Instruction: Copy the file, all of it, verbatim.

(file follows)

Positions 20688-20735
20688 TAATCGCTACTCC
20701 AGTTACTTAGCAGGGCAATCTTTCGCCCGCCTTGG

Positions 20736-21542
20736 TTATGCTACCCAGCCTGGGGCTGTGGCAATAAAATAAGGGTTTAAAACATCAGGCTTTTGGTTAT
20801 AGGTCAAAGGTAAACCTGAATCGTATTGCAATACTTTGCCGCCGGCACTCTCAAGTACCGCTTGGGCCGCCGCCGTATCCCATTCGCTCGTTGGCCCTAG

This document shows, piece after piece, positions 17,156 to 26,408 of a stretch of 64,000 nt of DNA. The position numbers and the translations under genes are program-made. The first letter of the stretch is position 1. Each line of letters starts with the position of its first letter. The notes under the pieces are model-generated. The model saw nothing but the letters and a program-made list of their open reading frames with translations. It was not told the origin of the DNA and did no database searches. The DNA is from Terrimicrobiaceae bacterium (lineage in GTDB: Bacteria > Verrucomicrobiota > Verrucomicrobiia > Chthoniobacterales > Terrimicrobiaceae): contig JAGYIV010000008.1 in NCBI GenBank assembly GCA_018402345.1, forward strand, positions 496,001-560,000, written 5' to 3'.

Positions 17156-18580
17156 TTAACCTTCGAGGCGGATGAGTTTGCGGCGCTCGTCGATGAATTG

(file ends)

Positions 20688-20735
20688 TAATCGCTACTCC
20701 AGTTACTTAGCAGGGCAATCTTTCGCCCGCCTTGG

Positions 20736-21542
20736 TTATGCTACCCAGCCTGGGGCTGTGGCAATAAAATAAGGGTTTAAAACATCAGGCTTTTGGTTAT
20801 AGGTCAAAGGTAAACCTGAATCGTATTGCAATACTTTGCCGCCGGCACTCTCAAGTACCGCTTGGGCCGCCGCCGTATCCCATTCGCTCGTTGGCCCTAG

This document shows, piece after piece, positions 17,156 to 26,408 of a stretch of 64,000 nt of DNA. The position numbers and the translations under genes are program-made. The first letter of the stretch is position 1. Each line of letters starts with the position of its first letter. The notes under the pieces are model-generated. The model saw nothing but the letters and a program-made list of their open reading frames with translations. It was not told the origin of the DNA and did no database searches. The DNA is from Terrimicrobiaceae bacterium (lineage in GTDB: Bacteria > Verrucomicrobiota > Verrucomicrobiia > Chthoniobacterales > Terrimicrobiaceae): contig JAGYIV010000008.1 in NCBI GenBank assembly GCA_018402345.1, forward strand, positions 496,001-560,000, written 5' to 3'.

Positions 17156-18580
17156 TTAACCTTCGAGGCGGATGAGTTTGCGGCGCTCGTCGATGAATTG